I think this is especially true in light of a world forever changed by the pandemic. Living through such an unprecedented time has reinforced that we are all humans. We can't lead or care for one another without empathy and I think leaders everywhere have been reminded of this.
What’s the best leadership advice you’ve received?
When I was growing up as an immigrant in North Carolina, I often wanted to be just like everyone else. But my mother always told me: Be unique, be memorable – you have an authentic view and experience of the world that no one else will ever have, so don't try to be anyone else but you.
What does success look like to you?
I think the concept of success is multi-faceted. From a career perspective, being in a job where you're respected and appreciated, and where you can see how your contributions are providing value by motivating your teams to be better – that's success! From a personal perspective, there is no greater accomplishment than investing in the next generation. I love mentoring younger professionals – they are the future. I want my legacy as a leader to include providing value in work culture, but also in leaving a personal impact on the lives of professionals who will carry the workforce forward. Finding a position in life with a job and company that offers me a chance at all of that is what success looks like to me.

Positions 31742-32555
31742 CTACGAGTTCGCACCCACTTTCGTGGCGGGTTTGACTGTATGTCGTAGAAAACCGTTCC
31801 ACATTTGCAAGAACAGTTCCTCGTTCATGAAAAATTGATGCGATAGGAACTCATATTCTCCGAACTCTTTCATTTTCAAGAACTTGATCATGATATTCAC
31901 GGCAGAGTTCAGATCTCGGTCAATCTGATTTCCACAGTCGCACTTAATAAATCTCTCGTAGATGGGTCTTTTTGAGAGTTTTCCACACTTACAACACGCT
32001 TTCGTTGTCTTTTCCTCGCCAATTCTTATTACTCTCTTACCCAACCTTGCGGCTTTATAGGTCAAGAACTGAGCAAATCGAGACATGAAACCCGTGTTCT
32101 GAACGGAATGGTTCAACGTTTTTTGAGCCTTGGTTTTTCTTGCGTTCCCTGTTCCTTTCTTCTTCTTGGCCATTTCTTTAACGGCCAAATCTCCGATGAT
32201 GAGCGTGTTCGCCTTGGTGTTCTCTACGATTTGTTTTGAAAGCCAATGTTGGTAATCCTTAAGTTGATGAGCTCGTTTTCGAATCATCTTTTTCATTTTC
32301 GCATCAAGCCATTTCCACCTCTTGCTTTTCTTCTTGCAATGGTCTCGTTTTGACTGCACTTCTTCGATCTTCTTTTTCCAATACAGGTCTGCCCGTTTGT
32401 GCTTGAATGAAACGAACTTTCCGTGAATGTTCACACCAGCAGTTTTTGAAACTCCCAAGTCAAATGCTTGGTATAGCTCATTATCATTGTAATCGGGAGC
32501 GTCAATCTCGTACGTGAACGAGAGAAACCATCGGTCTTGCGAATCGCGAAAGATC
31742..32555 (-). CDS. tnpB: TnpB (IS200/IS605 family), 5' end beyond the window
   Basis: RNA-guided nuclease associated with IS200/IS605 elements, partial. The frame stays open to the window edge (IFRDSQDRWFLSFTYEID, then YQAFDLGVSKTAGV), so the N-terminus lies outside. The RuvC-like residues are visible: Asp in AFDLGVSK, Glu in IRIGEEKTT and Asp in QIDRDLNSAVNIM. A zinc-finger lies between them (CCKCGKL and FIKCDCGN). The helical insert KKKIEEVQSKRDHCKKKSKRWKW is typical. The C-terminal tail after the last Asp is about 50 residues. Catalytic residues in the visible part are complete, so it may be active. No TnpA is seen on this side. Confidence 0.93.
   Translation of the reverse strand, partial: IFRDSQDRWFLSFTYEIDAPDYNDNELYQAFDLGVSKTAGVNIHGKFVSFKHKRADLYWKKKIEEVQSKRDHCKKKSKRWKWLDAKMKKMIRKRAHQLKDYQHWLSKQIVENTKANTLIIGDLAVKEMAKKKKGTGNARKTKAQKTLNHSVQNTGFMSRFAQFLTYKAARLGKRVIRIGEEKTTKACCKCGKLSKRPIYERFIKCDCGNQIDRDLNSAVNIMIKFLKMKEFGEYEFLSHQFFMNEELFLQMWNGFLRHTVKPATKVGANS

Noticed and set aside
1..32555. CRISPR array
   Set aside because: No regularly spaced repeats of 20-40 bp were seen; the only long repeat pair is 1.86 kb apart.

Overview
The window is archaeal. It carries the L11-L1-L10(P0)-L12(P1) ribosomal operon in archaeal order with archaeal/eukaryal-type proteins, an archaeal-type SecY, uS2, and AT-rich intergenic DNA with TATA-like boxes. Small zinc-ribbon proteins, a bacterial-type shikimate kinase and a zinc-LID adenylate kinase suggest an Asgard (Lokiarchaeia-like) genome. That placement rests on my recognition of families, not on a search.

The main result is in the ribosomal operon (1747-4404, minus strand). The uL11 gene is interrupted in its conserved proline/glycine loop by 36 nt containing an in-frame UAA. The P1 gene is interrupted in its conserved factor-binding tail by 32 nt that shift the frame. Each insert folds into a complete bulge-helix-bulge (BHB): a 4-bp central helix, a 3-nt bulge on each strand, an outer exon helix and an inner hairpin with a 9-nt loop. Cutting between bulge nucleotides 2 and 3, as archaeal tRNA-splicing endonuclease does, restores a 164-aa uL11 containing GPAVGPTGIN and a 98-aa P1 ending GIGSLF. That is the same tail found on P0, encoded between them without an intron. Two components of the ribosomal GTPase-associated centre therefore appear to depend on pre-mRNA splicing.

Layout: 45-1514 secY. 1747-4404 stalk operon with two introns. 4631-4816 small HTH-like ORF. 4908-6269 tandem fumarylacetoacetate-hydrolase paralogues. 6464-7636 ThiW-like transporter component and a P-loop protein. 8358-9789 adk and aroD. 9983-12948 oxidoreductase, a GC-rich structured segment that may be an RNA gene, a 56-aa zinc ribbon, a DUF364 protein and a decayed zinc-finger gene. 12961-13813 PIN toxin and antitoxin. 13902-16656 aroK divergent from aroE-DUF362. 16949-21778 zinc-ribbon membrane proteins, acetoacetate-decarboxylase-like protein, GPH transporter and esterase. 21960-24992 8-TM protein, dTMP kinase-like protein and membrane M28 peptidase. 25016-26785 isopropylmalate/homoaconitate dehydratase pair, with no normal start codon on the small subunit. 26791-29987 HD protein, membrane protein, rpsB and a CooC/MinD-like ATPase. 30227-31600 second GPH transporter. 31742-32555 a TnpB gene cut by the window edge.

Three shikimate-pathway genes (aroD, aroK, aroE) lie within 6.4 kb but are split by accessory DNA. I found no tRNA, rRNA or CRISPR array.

What advice would you give to your younger self just starting out in the industry?
I've always been a naturally curious person and it's easy for me to over-commit to projects that pique my interest. I've learned over years of practice how to manage that, so to my younger self I’d say… prioritize the things that are most important, and then become amazing at those things.